An Ode to Hands

by Angel Gonzales

After Kwame Dawes

Not so much the doing of things
but the hands of our making, their medicine,

the ordinary witness of grandma’s hands
padding and shaping sweetness, a cherishing,

if you will, of their inheritance, the bestowal
and succession, the intent of creation, the love

of softness, the finger-lickin’ stuff, and spit,
and cum, and then, the wiped and dried, leaving

behind residue of passion, a sticky remembrance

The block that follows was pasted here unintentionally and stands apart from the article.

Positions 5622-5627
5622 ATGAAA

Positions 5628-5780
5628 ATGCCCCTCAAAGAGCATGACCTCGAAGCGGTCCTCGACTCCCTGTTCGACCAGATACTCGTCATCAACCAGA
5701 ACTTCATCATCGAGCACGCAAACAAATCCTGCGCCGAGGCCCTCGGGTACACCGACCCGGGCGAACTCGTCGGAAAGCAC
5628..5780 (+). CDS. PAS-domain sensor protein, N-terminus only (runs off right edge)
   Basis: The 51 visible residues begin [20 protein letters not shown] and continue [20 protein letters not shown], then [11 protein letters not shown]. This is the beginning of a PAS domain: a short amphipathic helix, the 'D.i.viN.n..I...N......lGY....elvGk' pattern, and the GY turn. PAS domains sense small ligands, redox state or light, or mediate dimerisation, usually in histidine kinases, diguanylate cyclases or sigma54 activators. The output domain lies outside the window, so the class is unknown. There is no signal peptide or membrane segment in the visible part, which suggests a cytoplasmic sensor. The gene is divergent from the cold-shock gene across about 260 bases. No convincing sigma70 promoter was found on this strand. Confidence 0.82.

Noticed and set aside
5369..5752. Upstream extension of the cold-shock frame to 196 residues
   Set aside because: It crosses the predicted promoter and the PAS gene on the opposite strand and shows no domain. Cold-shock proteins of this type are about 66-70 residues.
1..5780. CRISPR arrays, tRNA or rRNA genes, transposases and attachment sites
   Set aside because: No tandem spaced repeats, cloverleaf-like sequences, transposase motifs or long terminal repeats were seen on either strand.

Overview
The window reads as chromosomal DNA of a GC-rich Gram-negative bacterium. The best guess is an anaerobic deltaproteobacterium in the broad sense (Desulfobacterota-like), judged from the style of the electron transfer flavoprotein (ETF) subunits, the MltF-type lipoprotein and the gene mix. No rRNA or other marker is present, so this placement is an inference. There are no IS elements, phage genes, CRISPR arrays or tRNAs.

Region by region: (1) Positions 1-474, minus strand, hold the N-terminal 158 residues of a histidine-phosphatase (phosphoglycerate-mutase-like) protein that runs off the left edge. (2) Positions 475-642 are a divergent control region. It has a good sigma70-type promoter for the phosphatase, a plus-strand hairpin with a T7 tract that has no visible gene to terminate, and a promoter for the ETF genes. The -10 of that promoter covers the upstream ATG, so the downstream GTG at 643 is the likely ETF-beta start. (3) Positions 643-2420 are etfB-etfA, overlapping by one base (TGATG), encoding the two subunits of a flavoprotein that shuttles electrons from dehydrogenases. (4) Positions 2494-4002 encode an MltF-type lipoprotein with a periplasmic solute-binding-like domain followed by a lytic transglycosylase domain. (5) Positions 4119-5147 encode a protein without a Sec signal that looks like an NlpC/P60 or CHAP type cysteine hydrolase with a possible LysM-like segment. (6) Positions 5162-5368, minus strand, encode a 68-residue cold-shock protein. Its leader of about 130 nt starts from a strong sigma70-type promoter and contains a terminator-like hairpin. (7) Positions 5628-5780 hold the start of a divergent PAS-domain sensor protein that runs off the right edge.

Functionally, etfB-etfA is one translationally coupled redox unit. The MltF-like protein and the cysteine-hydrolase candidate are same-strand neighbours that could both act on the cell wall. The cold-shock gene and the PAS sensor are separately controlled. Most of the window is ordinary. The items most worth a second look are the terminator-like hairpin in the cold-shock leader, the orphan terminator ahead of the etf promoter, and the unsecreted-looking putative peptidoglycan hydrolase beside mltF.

of a life lived, hand over hand, for the self

to honor and pray with when she walks
past the mirror and caves

to the sight of a landscape, the broad
shoulders, orbiting belly, man-hands

with sunken grooves as knuckles,
patches of black hair on stubs,

the startling girth of fingers and width
of palm, the fist, unable to disappear;

this is what one carries as a kind
of returning — the changing of a child’s diaper,

hands filled with mess, the rituals
of nurturing, the humbling warmth of a fat hand

or its swift correction, the dignity of holding,
the way we know how to feel through the dark.


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